Peter Armstrong talking at TOC 2013 (#toccon) about Lean Publishing

Thanks okay so my name's Peter Armstrong I'm a bit okay my name is Peter Armstrong I'm the co-founder of lean pub and the author of the author of a few books the most recently in publishing and it's in progress and so I'm here to tape today to talk about lean publishing now it's an attempt to solve a few problems which is shared by authors and by publishers is this louder no no okay of both fiction and nonfiction so first problem how do we make the best book and will anybody care about the book how will people find out when will it be done as anyone in this room ever wondered that question will it be released while it's still relevant and how should we price the book pricing is hard pricing is really hard how do we produce ebooks that look good on all eBook readers and how do we do all of this while still producing a great-looking print book should we even make a print book that question that wasn't even a question ten years ago you couldn't answer that you can ask that question like I'm a I'm a publisher I'm making books making prayer books now this I'd actually an open question and do we really need to use word really so this talk today is three parts definition of lean publishing its origins and the third part is practice so I'm gonna go into the definition first so lean publishing is the act of publishing and in progress book using lightweight tools and many iterations to get reader feedback pivot until you have the right book and build traction once you do now that's a mouthful really big mouthful so let's break it down lean publishing is the act of publishing an in-progress book why would you want to do that that sounds it's stupid I think one comment of Twitter was like this is a dumbest idea I've ever seen so your question why would you want to do this the realization I had about this after the experiences of my three books it is that a book is a start up I said it in 2010 and it's worth repeating the book is a startup it's a risky highly creative endeavor undertaken by a small team with low probability of success if that description describes either books are startups completely perfectly I don't have to substitute anything now there's four parallels though I want to go into first one is risk so with the startup you have market risk in that when you're building a product is the market and large enough to justify spending all the money on salaries building the thing and with a book it's are there enough people in the world who could possibly care about this book to buy it and can they actually get at it somehow no that part obviously is resolved by the internet and ebooks but there's market risk second risk is technical risk what that means is are you good enough like with a startup start some startups are harder than others so if I'm gonna be like let's make a cancer drug well there's a market for that obviously no market risk at all but there's technical risk which is like can you actually do this for a book the technical risk is can you actually write a book which is interesting and well-written that's not easy either next of this founder risk so with startups founder risk is basically you have a few people working together lot long hours in close quarters and people are people and therefore there are problems with authors if you have a book with multiple authors the same thing you know co-author two authors are gonna have issues like different opinions about write the book and since you know writing is so like you know personal you know that's that's that and lost at risk now the second parallel is it's creative taking by small teams so for a book typically the best number of people to write the book is one and for a start-up typically the best number of people is two or three and the reason for the difference I think is that startups there's just so much you have to do not it's not all just the creative stuff it's also like you know admin and other boring horrible things and so startup seeing me more people than a book a book is best done as a sort of solitary thing by one person one author you know the third pillar parallels stealth stealth was actually cool once for for startups you'd be like we're a startup I was actually in Silicon Valley when stuff that stuff was still cool and it's like we're startup we're in stealth mode we got money from Sequoia or someone we're gonna go hide and build something and we're gonna launch it and it's going to be awesome and then you hope it's awesome and not just crickets right for a book stealth is like I'm gonna go sit at my ivory tower like the I retire and ocean has become a cliche in reference to intellectuals not in the reference to startups you don't think of startups in ivory towers but the function is the same so that's stealth and the fourth thing is funding so startups have been funded by venture capitalists and you know Ross angels and then venture capitalists and authors have been for a some period in history been funded by publishers now neither of these people investors are publishers like lighting their money on fire and so what they want to do is make sure that they can have a large enough market because they are well aware of these risks as well now for some books that that's a great thing like some books could go from impractical to all of a sudden larger market on pert meal and the publisher does a really good job other books fundamentally in the book is in each book and it shouldn't try to be anything different and so the funding source affects the thing that's being produced like there's lots of companies that are perfectly good companies that venture capitals won't invest in because there's too small like the market is not big enough to justify and that's correct so the consequence of these four parallels is it's very easy to create something no one wants and that's kind of sad when you think about it if you spend a bunch of time writing a book that no one wants that's sad if you spend a bunch of time and money making a startup and nobody cares about the startups probably that's bad too but that's inevitable alright this fact of life can't change it the best people in the world smart well thinking about this this is that's the way it is well in the startup community now hands up who's heard of Steve Blank okay so in the start community basically this guy did six startups one of them was like ended up being worth of worth over a billion dollars some words just total failures and he thought you know what at the end of his career he sat back you know I thought hmmm what are we done with my life how did it go what should I have done differently and you realized what kind of people guys doing is wrong instead of just going away and stuff oh no we're gonna where we know what it is like you're in the world talking to people then you have the idea then you go away and then you work work work work and you get CEO Scott's ready and market guys ready and you're all ready to launch the thing and then you get out and you're like here we are done right but you spent that time just locked away not talking to the actual people are gonna buy the thing and then that's kind of silly and so his idea is customer development get out of the building talk to your potential customers he wrote a book about that an awesome self-published book but actually it's a terrible book it's horribly written but it's amazing you like the content inside it is amazing the production is garbage but I love this book it's it's one of the most important books of what written about startups ever this guy Derek Reese who's heard of Eric Ries okay better so Eric Ries said hey mr. Steve Blank I'd like some money and he's like okay take my class and that's how we have the Lean Startup which is basically Steve blanks ideas applied through web startups and Eric Ries had his own background which applied to it as well at this heat has on had his own set of failures and his idea it was the Lean Startup and Lean Startup is basically Toyota Production system and the ideas of shipping something early and off that you know early and often continuous deployment making changes that's the Lean Startup and basically applying the customer relevant ideas of Steve Blank to agile software practices now he wrote a couple books as well I'll talk about those later and then so I'm gonna go back to the definition now the next part of the definition is using lightweight tools so why is that important well put this way if you have a process which takes a couple weeks or a month to release to go from beginning to end to produce a book and involves manual labor you can't iterate quickly on the thing if every time you want to iterate you need to do a manual process print things out have them typeset somewhere print those out look at them eventually ship etc that's a manual process and that adds friction and anytime you have a lot of friction you can't iterate quickly enough and so some of the smartest publishers have realized this O'Reilly for example build their own workflow earlier based you know based on docbook and XML and then they thought you know what we need to go faster and so they built something called real-time publishing which is basically like authors can writing something called ASCII doc or docx book and then you know produce almost the the tool chain is essentially automated from there so that authors can iterate quicker and lean pub we have artists it's called lean publishing and I'll talk about that later too and ours is fully automated basically you know you sit you write in markdown and click a button and get PDF epub movie just one click so that's the idea of lightweight tools now the next idea is many iterations so what does that mean so everybody here Oh many people here hopefully have heard of Linda's Torvalds he wrote this thing called Linux and so the idea of iterating and having many iterations comes from open source software so this guy eric raymond wrote in a riley book and also actually he wrote it on the web first a thing called the cathedral and the bazaar talking about why does open source work and the idea is if you release the product really really early and release it really really often what you build can be a lot larger than you thought you could have done using that process because you'll pull lots of people in we're talented and get your get important feedback from these early adopters and so what i've in terms of publishing the you know the parallel is to publish early publish often and listen to your readers and they talked a lot about that litter now to get rid your feedback that's the next aspect of the definition where that means is everyone knows feedbacks important development editors are sort of super readers in that they have a ton of skill and they can guide an author from doing silly self-indulgent things to something that's actually marketable and good and in that way then I like some fun codes and things and in that way they function as a proxy for readers now yeah how else does a good job of doing that readers readers are also a good proxy for readers and this is true for technical books obviously like computer programming books it's true for business books and it's true for serial fiction as well I'm gonna talk a lot about that now next part is pivot until you have the right book so Eric Ries again so if you've ever heard the word pivot in the last couple years you can blame him for that there was a great I think New Yorker cartoon or something where the woman is saying I'm not breaking up with you I'm just pivoting to another person or something so the important thing about pivoting is the idea that you're working on something and it's not quite right it's not totally wrong but it's not quite right it's not like I'm working on my programming book and then I'm like you know what this needs to be a romance novel you know it's not it's not that it's not a restart it's making adjustments during your channel and what you're trying to get to is product market fit and that is one of Marc Andreessen contributions to the world is the idea of product market fit and he has a fantastic quote so I'm actually going to break all the rules and read you a big quote you can always feel when product market fit isn't happening the customers aren't quite getting value out of the product word of mouth isn't spreading usage isn't growing that fast the press reviews are kind of blah you can always feel product market that when it's happening the customers are buying the products as fast as you can make it lots of startups fail before product market fit ever happens my contention is in that they fail because they never get to product market fit when you get right down to it you could ignore every ball most everything else now think about that for books the obvious this is the main benefit of publishing in progress any added revenue you get from publishing and progress that's a bonus that's not why you're doing it and the last part of the definition is to build traction so building traction you know you can do things like Twitter and Facebook and blogs and also what you guys do for a living so hands up if you're a publisher okay so you guys know how to market finished books dad doesn't change this is just trying to set you up to do that you know basically like get you some more buzz and groundswell of you know reader interest before your process starts so that you're not starting from like a standing stop you're starting from be driving like if you're in a bicycle race or you know on auto race so the whole definition lean publishing is the act of publishing an in-progress book using lightweight tools and many iterations to get reader feedback pivot until you have the right book and build traction once you do so now for the origins of lean publishing is it like yeah I invented all this haha look at me no lean publishing goes way back way back to the 1800s to serial fiction which was first popularized in Victorian England now if I'm standing up here at a conference in 2013 and I'm gonna talk about Victorian England I'm sure it'd be like oh my god this is gonna be so boring get out now the idea though is that was popularized in Victorian England by Charles Dickens a publishing revolutionary now Dickens when he was 21 wrote something called sketches by Bose which was a monthly serial and published it from 1833 to 1836 now after that he did something really interesting there is a thing called the pecker papers and this is so important this is the beginning of serial fiction in the world in terms of people done things before but this is the first real beginning of serial fiction so it started when he was 24 it has a very interesting start it was actually not Dickens idea there was an illustrator robert seymour he had a diverse theory of sketchbook about some cockney hunters and fishermen going around having adventures and he was gonna draw some funny pictures because people would like to buy magazines with funny pictures in them so he proposed the idea this publisher and they're like yeah that sounds good you're pretty popular we like people like your drawings we need someone to fill in some text around them no you're right sure I'll do it but I don't much know much about hunting and fishing how will I write my own stuff and we change the drawings you like to get since my villas right let's call this thing the posthumous papers of The Pickwick Club containing a faithful record of the perambulations perils travels adventures and sporting transactions the corresponding memos and chapter one reads exactly like that not happy if someone gets it ready age okay so one day Robert Seymour and Charles Dickens had a drunken argument about this next night Robert Seymour made an illustration for Chapter two of The Pickwick Papers titled the dying clown so is it chapter two I was doing badly but Dickens persisted and by chapter ten he'd invented a character Sam Weller and he was a funny guy he was like this sidekick like the Don Quixote style sidekick England loved him pick the papers became a publishing phenomenon first monthly installment 400 copies no one here's gonna be excited by that right last monthly installment forty thousand copies and this is back when that you know there are fewer people and so the percentage is better okay Dickens published all his novels in serial except for the Christmas book for example Oliver Twist now we always I mean me personally you'd read about people and you always see pictures of them when you're reading about them and you see them pictures of them when they're old and famous you don't realize he was 25 it's like wow okay you're another one those people he does things near 26 um so monthly serial Bentley's miscellany and then it published over the course of what a year and a half Nicholas Nickleby monthly serial Old Curiosity Shop monthly serial and a few others you might have heard of tells you city's great expectations so this established serial fiction as the way fiction should be published in the eighteen hundreds for all fiction books were what you did after you had a successful serial the serial is how you built your traction finished book was just okay we have this thing we know it's gonna make money make the book and go market and especially people like Dickens who were smart about this when they published in serial they got reader feedback Dickens changed his characters and his plots based on reactions from people this isn't like I'm staying in ivory tower and I have the perfect artistic vision and will come out into the world flawless it's like people are saying you usually kill this person and he did I'm serious use cliffhangers it's in serial you want people to read the next one this is soap operas and dramas like madman written on in print people were reading the equivalent of Mad Men this sick people did for fun people in New York would stand out passing ship from England his little nail dead weight frankly I swear I can't do it my wife would kill me if she's okay Dickens did this write serial fiction he published it so you look at someone who writes as many things as Dickens and you're like well you must have stopped there written all the time no these people are actually quite energetic and so he was the editor and half owner of something called household world household words which is a weekly serial conducted my Charl chickens for nine years and then he had thought well this is the Charles Dickens production I just owned everything so all the year round he found it owned and edited the whole thing of that for the rest of his life basically oshi Beyond and in that it had a couple of things you've heard of Tale of Two Cities actually the book that came after it in all the around was actually more important it was called the woman in white who's heard of that okay cool and that brings me to them talk about next Wilkie Collins so we'll call ins is a very interesting character he wrote the first what's called a sensation novel who's heard of sensation fiction okay you all read sensation fiction you just don't know it what he what people do when they buy books in airports they read books that are written for enjoyment that would end for thrills and sensations and that's what sensation fiction is it's the IDF hey when I read a book I should feel a pulse and that was sort of like well kind of condemned there no it's just sensations is just a bunch of plot twists so Wilkie Collins wrote the first one of these called the woman in white and he wrote the first detective novel mom so if anyone reads like you know the Zed is for zebra or whatever that all comes back to Wilkie Collins writing this both of those by the way published in all of year round he also did a couple of fun things predicted the idea of mutually assured destruction in 1870 and his close spread and vikins and I'm bringing this up not to character assassinated him but actually it's actually interesting how much bacon either is in all these novels so he had two lives two partners two names etc it's complicated and the woman it's really complicated as a winter white led to the sensation all of us of the 1860s and the star author of these was Mary Elizabeth bradden now who's heard of her okay so a hundred and fifty years from now after all dead someone will hopefully be standing up at a conference and be like who's heard of e-l James people be like one of course one person be like yeah her great this is the equivalent she wrote a book it's really amazing we read it lady oddly secret her fourth novel most popular sensation novel in Victorian England weekly serial and she credited Wilkie Collins to her style saying he's my literary father now the interesting thing well lady oddly sleepier first of all as awesome manipulation bigamy murder arson insanity right this is everything's 1860s was oriented morals you know no eighteen Victorian England it's all prim and proper on the outside and it's really like like there's things like I've do my research there's stuff like the murderesses of Victorian England basically women they're all unhappy because the society is impressive and so they're killing people and it's yeah and then reading stuff like this to get their Fanta their frustration out it's a society anyway so lady all these secret was published very early and very often here's how it came about so she's living with a publisher named John Maxwell hey John not you your namesake he had five kids and he had a wife and in the file on you know an insane asylum back in the Victorian period and he was gonna watch any magazine called Robin Goodfellow just before launch the lead serial now didn't show up author couldn't get done has anyone here had an author miss a deadline ever yeah I can read the lead serial okay but even if you were strong enough to fill the position there is no time direct quote from an interview in my 1890s so imagine saying that to your partner how could you give me until tomorrow morning and what time tomorrow morning if the first installment were on my breakfast table tomorrow morning it would be in time good luck have fun it's launched to make it sooner that and then magazine died now that could have killed the highly secret but people the first two chapters got people hooked it's actually you read them it's interesting one is like you know the woman's and is like in the garden and all that kind of boring description beginning but then there's an interesting a little bit right at the end then the next time the guy is on a boat I wonder what's so people were interested hurts you to keep writing so she started up again luckily mr. Maxwell had a number of magazines people did a lot more things I mean I don't think they did them as big but they did a lot more things so she resumed serialization novel was completed and described it as basically hand to mouth like this is a weekly serial alright so in many people utilize people not hitting deadlines well these deadlines are monthly things or like a year thing it's not like get it to me or by Thursday over and over and over but if you have weekly deadlines you can actually hit them in agile software we have Sprint's which are typically two weeks right I wouldn't want to have a thing called two years to have a two-year Sprint's or one-year Sprint's you wouldn't ship anything or also you'd do the wrong thing right people realize this back then with cereals so lady all these secret was a massive success and MS Brad was very prolific eighty novels actually more than eighty novels while she wrote two or three novels in the 1860s per year which were commercial successes and published in serial oh yeah she but while she was doing that she had six kids in that decade it's like and she also founded magazine edited another but this was just England in Dickens and some other people this was everywhere Russia Brothers Karamazov fantastic book published in serial Russian messenger we're in peace by dashing Leo Tolstoy hopes his cereal again Russian messenger well okay I'm kind of lying it's actually part of it was published in the Russian messenger as the year 1805 because war and peace is big Anna Karenina Russian messenger Uncle Tom's Cabin so this was a serial in the national era in the US and an abolitionist newspaper and she was after serializing it she was approached by publisher to publish a book for him getting business at her she was approached by publisher to publish it in book form three hundred thousand copies were sold in the first year millions were sold and pirated in a few years best-selling novel the 1800s second best-selling thing in the u.s. next to the Bible you know it's hard competition in the eighteen hundreds prominent abolitionist event so now those were the historical origins of lean publishing basically everyone in the 1800's publishing things in cereal all over the place now recent origins so fan fiction now fan fiction that's amazing it's amazing how wrong you can get fan fiction I've got it wrong over and over and over it when I was preparing this until about like a week before the talk when you think what fan fiction in serial fiction so most fan fiction is serial fiction and there's a lot of fan fiction written so it's easy to forget the fact that most fan fiction is serial fiction you think for this fan fiction like fan fiction this is not about fan fiction who cares it's about serial fiction serial fiction is almost published in the lean publishing way most serial fiction is fan fiction remember lean publishing active publishing an in-progress book cereal using lightweight tools well things like or lightweight many iterations again fan fiction you do this reader feedback people are giving feedback all over the place pivot until you have the right both bill traction and we can go into that right now with fifty shades of gray and actually have something you probably haven't heard it instead what 50 G is great even though everyone can see everything FC Shades of Grey already I've actually I think that's something new to say about it so I'll say the old things first we've started on fan fiction yet as Twilight fan fiction a master of the universe by the best pen pen name of all time snow Queens ice dragon yes okay so why pretend you're extraordinarily clairvoyant @tsmart why would you do that and it's the correct thing to do why would you do it demand go where the market do where the market is so there are over two this is not views or page reason these are works there's over 200,000 Twilight fan fiction things they have subgenres they have ridiculous the numbers of subgenres whereas we you know where they're human we're like Bella does this and we're edward does that and it's incredible and then harry potter that's yeah there's even triple that for harry potter and then he goes down from there so that's what demand looks like these are things people have written and it's really good for getting reader feedback and community run your book but then she had to move on to her own website because she had terms of service issues around the content so she did this is a archive basically she wiped the whole thing off the internet and off the internet archive but a few people took some screenshots back in the day so this is what the website looked like you can recognize the edward and bella this is like abundantly clear what's been trite its Twilight fan fiction master of the universe then she rewrote it as 50 shades of grey by EL James published it with the rightest coffee shop my little snide footnote is about the fact that there was this one website called dear author which submitted the manuscript and the Fifty Shades manuscript to a thing called turn it in which does plagiarism detection and it was like eating 9% of the same or something bad you know I I didn't look into the research I just looked at their conclusions so what I'm saying she rewrote at least 11 percent of it into Fifty Shades of Grey but that doesn't even matter who cares more success followed yada yada yada number one number two number three and number four positions at Amazon because you can sell three things and then bundle them because bundles are awesome another point the point is this is what you get from serial fiction is advanced buzz alright real advance was because she had real grass roots things she had the same stuff that you get when you bought when you look at things I'm walk pad or the ThinkCentre on people had formed a community around this book they made like worthy like YouTube videos of like where they took like Twilight footage and putting music and put like you know text coming in and like you know and it's it's if you google for it it's incredibly awesome this is what you get from serial fiction you get real connections with your readers right regardless of what you think of the content you get real connections with your readers so we clear the top three best-selling books published last year were published first as serial fiction this isn't like in the future people will write serial fiction it's last year top three books that were published period were first published a serial fiction and my contention is that had they not first been published a serial fiction they would not have been the top three books that were sold last year al James is the new Mary Elizabeth bradden Erica Leonard Neil Jim best-selling first published in serial wrote very quickly you know and because of that critics hate them hate hate hate hate hate them okay so that's one interesting origin next we have something a lot more sedate beta books rough cuts in early access what's that that's computer book publisher is making technical making books about computer programming have realized they need to put things out really really really early why they're forced to if they didn't do this they would be dead and the reason for that is something called the technology adoption lifecycle who's seen this curve before okay so this thing basically is like you have an iPhone or whatever random new thing is introduced into the world and a few people Wow awesome I'm lining up and then some of these products and then some of the products fizzle because they're not iPhones and other ones get across the chasm to the early adopters and then you're the early majority late majority and laggards and so that's how this is however technology happens right if you're going to write a book about technology let's say I'm gonna write a book about some random technology it's gonna take time to write the book by the time my book is in a store I have missed the most important customers it doesn't matter that most of them are still accessible the people who are thought leaders and shape what other people are going to buy are the people who are innovators and early adopters and by the time your book is in a store they don't care because they already know and so that's why for print books the smartest technically and a couple others have been like saying we just up and start selling our books before they're done and so they introduced rough cuts early access and beta books to do that now if you're gonna castel completed e-books again let's say you're just doing completed ebooks the same thing even if oh you don't have to print the thing and put it on a truck but you still have to finish the book in that takes time now if you're gonna sell in progress the e-book so you can basically publish really really really early now the one interesting thing about this is how early you first publish is getting earlier and early and earlier I mean my I remember I'm having a discussion my argument was it should be like when you done chapter two not like we had done chapter 10 because you need early early early to get to get to the right people regardless of whether or not like like and the right people who you're gonna get to with computer programming books they build their time in a lot per hour right so if you can save them any time at all if you can give them any value whatsoever it's worth the twenty bucks or even if you save them one hour it's like the greatest deal of all time right because these people are innovators in technology you save them an hour right so that's why you need to go really early now ebooks of course cover the entire market because then once you make an e-book it exists forever and you could start right at the beginning and then you know the next thing about that curve is it looks identical to what the curve looks like for blogs now that talked about blogs right now briefly so we're talking going from a blog to a book so here's the interesting thing what's a blog it's just serial nonfiction we're back the serials again but it's gonna set extremely low monetization now if the blog leads to a book though that's not low monetization that's deferred monetization example two very fine-looking gentleman Jason freed David Hannah Mary Hansen so this guy dhhs when you're when you're famous enough that you actually have a whole group of people call you by an acronym you have both a long name and you're really famous so David hi Mary Hansen that's DHH she's got your made Ruby on Rails and the other guy who was his boss they have a come pick up 37signals and their basic thing is they are opinionated and they have a group of people who think they're awesome and another good people who hate them but the people who think they're awesome read their blog and then use their products like Basecamp and high-rise and buy their stuff and one of the nice ideas 37signals had was well the here's their blog signal versus noise and they said hey you know what let's make a book so the it was called getting real this is a screenshot from the coffee I bought you can see the little watermark at the bottom prepared exclusively this book was pretty exclusively by for Peter Armstrong so this was back in lady when people watermark PDFs though we don't do it anymore well lots of people don't do that anymore they made a $19 PDF sold over 20,000 copies they made even make it pop or mobi like what ebooks every is like in you were there and they'll be like iPads and Kindles and they just did they were like here's our words we are awesome this thing cost $19 buy it it's a PDF and people are like okay and I was one of them and it was a good buy right I got I got at least one idea out of it and so they made almost half a million dollars and over 20,000 I don't know how much more over 20,000 that's all I could find it's free now the interesting and you should read it and one of their ideas they have is sell your waste products they have their really good kind of catchy things and sell your waste products the idea is look you're writing these stuff you're you're ready you're making software what happens when you make software well you start having India's about how to make software what happens to but with those ideas well you could write them down and then you can blog them oh we blog some ideas we have and we're smart software people let's sell that so they did that and they're like hey we made a lot of money and then you know you know it's great about making a best-selling book on you out of your blog what's better than doing that do it again so they made another best-selling book about of they're exactly the print version of getting real it's also a good book sold over 300 copies and if you did that twice the better thing to do do it a third time and so they're gonna do another book the called remote I think it's coming out this year and chances are anyone who actually follows them already knows everything in it but chances are it's gonna be really good by I'm really worth reading because these people really smart yeah so back to Eric Ries one last time prayer so he also has a blog startup lessons learned now startup lessons learned comm is where he he did this in a really lean way he started his blog anonymously and started writing about startups because he wanted to find out is the content good enough to go viral without relying on my reputation and at one point he wrote a post low my five subscribers what do you think of this basically who are you give me a survey and then he did that again when he had like twenty thousand or whatever he did it again we had a couple hundred thousand kind of I think the last one was probably just the sort of self-indulgent thing but you you have to give it to them right but like understanding who are your customers what do they want to hear from you and you think oh god that's so crass no Eric sent awesome guy and his blog is extremely well worth reading and everybody here should read him and then he made actually the first lean pub book this was our first product and we were really early and really bad when this came out and we had to do some hand-holding and work for it and all that but um this was the first lean pub book where it was basically you know what the neat thing about this book was unlike all the books now or since she all the books now this is just a barf of his blog his blog post by month and that was how it was marketed and people still bought it because his blog is so worth reading that if you can get it buy it by month mystic nine device yay now this is not our business but and it's not a good business I don't think but it's an interesting if you're extraordinarily popular and successful you can still get somebody on the side the better thing to do is to do it thirty-seven singles do which is take a blog and just do a bit of give it a bit of love yourself do some curation think about this and make an actual thing and you have indicate to your fans this is something I care about not just like yeah I delegated this to some brand of unemployed English major to do the work for me I actually put some thought into this work and I'm producing a new thing and it's important and if you ever want to learn about how to market things read 37signals and look at what they do okay so Eric Ries did this blog and book and then he did me inner book afterward his heard of this book right okay so you so so this is so you've almost all heard of it and probably a lot of you have read it this is a near Times bestseller based on his previous ideas which he gotten all kinds of feedback from from his readers and his early adopters and had conferences like we actually were at the first star blessings in the conference handing out his book because we printed it for him I flew on Lulu uh-huh so okay so one other idea in terms of origins flexible rails I'm gonna be really brief about this this was me I wrote a book I learned things along the way about publishing really early publishing often getting a community the highlight of it for me was I had a google group where I had about a thousand readers around the world like asking questions both of my me and of other people and other people answered and this went from like nothing I was just no nobody living at some random place in Vancouver Island writing this book about combining two technologies one of which nobody cares about anymore and I actually got a community as like the ultimate in each thing right and actually got a community around the world of people who really cared about this and this book ended up launching rightly my consulting company and then we ended up hitting and you know rebooting completely angeline pub it also when I got done made a print book out of it because that's what you should do when you finish a book and that the the fact that I did this in progress stuff helped the print book launch really well so that's the second part origins now the third part which is gonna be extraordinarily brief is been publishing practice so firstly the sort of obvious duh is it's especially relevant to computer programming books or any technical book or nonfiction in general second serial fictions back this is more of a prediction this is like I'm going to claim that the sort of way we produce fiction is a sort of artifact of the last the technology that's being used over the last hundred and fifty years of making things and that if not inevitable to do fiction the way we currently do it if you think what's fiction is storytelling people have been telling stories since we were banging rocks together sitting around a campfire right not going off somewhere coming up with the greatest story of all time and then telling it all at once like it's it's extinct about the way TV works people whole bunches of writers work on pilots then they make a pilot script some of these pilots get filmed right so you have a whole bunch of stuff with the first iteration some of these get filmed to pilot some of those pilots are successful they get a first season some of those seasons are good they get subsequent that's exactly the same model as like venture as you know as the way startups are done it's the exact same thing is the writing if you look at some of the best writing that's done now like for television for shows like Mad Men etc there's you know Matthew Weiner didn't go off and write seven years worth of Mad Men in advance like people get things grow and evolve and the notion of you can go sit in the room and come up with a complete perfect thing without any feedback from the world at all is even more I'm not saying sure if the Bri right word is arrogant but it's I don't even think you can I couldn't do it next to sports metaphor so imagine if professional sports teams if there was no pretend really like we decided you know what university is for reading books and studying instead of like football and basketball and imagine if we banned all minor league sports after grade 12 no more mildly sports it's not good people are gonna hurt their necks liability issues whatever we abandoned but we kept the major leagues as he is and because of collective bargaining agreements you couldn't change anything what you'd have is you'd have pro teams having to hire people out of high school but if now if they did that with the exception of a few people like Wayne Rooney or Braun you'd you but those people you'd be okay everybody knew most people though you don't know right you need some system of like minor leaves you need a system where there's a whole bunch of people making things or doing stuff and then naturally the good stuff filters out and then people put work into that and it gets better and better and better right and so that's just the way the world works that's the way everything has worked right next an idea software is eating in the world Marc Andreessen again so this this idea is that basically all companies are turning into software companies because the most valuable competitive advantage unique differentiator cetera the company has is its IP and the AI and IP is intellectual and everybody is becoming a software company and especially as more things become digital things software is eating in the world now if you're a publisher and author do you have to build all this yourself so you can and if you're really large you probably will what we're doing is providing this like lean pub is providing this to authors as a service and also to publishers so what we've launched you know early early stages of is trying to be like a software as a service offering well we already are a software as a service for all authors to be able to make their books one-click PDF epub mobi but we've launched this for publishers to really use as well so they can go to lean pub sign up create a publisher account and start publishing your ebooks and then with one other click get InDesign and put that into the traditional workflow that you guys use to make print books so that so our goal is basically to let authors write books in the most lean fast way possible so they can iterate and then you can just have them click a different button and get the InDesign stuff when they're done so you can do your work you know the way you want to instead of being forced reused someone else doesn't change to your workflow so thanks that's me thank you you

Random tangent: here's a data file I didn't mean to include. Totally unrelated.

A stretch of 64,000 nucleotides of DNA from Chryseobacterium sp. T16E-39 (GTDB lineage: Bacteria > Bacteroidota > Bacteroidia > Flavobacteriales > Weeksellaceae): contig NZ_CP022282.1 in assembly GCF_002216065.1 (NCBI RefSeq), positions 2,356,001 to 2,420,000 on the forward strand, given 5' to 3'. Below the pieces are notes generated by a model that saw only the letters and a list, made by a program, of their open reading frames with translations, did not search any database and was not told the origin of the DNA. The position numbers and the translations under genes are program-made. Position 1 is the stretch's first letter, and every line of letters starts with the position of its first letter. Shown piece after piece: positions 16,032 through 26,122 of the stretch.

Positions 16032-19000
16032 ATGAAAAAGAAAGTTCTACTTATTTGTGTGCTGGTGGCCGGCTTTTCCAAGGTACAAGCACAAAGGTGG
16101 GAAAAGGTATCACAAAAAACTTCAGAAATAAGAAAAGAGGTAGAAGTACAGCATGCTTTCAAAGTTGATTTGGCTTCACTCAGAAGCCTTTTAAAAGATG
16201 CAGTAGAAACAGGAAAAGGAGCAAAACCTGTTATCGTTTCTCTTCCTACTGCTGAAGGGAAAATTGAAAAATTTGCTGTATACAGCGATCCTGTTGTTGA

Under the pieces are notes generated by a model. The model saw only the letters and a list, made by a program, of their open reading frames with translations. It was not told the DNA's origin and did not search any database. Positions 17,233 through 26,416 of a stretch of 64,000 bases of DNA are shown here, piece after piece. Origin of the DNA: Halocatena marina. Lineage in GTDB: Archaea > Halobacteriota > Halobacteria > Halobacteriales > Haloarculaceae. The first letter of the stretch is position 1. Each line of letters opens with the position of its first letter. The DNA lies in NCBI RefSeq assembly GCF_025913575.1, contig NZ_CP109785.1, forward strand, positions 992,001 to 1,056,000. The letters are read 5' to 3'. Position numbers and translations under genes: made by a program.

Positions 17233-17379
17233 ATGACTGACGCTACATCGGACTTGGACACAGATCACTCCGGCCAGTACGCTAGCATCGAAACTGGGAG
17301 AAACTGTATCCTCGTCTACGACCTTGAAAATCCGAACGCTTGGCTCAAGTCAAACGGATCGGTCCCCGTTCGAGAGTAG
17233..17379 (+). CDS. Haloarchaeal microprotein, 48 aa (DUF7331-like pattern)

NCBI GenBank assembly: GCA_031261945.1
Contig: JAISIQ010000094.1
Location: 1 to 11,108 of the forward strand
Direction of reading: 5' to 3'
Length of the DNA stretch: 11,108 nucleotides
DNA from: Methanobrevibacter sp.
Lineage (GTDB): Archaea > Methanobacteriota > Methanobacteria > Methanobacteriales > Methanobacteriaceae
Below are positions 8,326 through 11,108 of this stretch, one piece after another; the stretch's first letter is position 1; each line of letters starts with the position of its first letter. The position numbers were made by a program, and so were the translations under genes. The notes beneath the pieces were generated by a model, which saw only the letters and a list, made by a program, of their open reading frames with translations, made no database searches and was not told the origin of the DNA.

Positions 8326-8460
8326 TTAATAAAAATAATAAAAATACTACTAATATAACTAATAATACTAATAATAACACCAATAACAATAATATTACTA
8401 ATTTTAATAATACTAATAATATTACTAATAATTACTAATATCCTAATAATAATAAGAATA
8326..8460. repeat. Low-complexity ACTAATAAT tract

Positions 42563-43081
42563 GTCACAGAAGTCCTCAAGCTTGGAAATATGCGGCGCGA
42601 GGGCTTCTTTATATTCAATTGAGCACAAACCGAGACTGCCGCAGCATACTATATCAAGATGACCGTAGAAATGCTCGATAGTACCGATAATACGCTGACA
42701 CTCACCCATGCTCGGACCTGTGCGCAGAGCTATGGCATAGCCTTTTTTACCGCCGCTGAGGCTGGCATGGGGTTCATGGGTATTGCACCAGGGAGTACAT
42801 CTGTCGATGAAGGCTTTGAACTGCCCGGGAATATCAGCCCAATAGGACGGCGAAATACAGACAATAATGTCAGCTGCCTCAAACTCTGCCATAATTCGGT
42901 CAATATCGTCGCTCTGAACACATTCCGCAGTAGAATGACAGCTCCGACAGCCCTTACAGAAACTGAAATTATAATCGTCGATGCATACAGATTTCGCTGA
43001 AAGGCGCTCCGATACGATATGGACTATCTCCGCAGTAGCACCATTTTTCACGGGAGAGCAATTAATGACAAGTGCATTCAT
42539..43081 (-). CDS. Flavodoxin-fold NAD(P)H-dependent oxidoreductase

8 thoughts on “Peter Armstrong talking at TOC 2013 (#toccon) about Lean Publishing

  1. Loved this, thanks Peter. It's a great concept for businesses too, as you say. Looking forward to what you share next. 

  2. And the next step is collaborative creation of freely licensed material, hopefully based upon open platforms and free software tools, maybe combined with crowdfunding in order to purchase special services offered by a free market of service providers.

  3. There was some unfortunate loud gulping of water and clearing of my throat, but hopefully the talk and the ideas are interesting!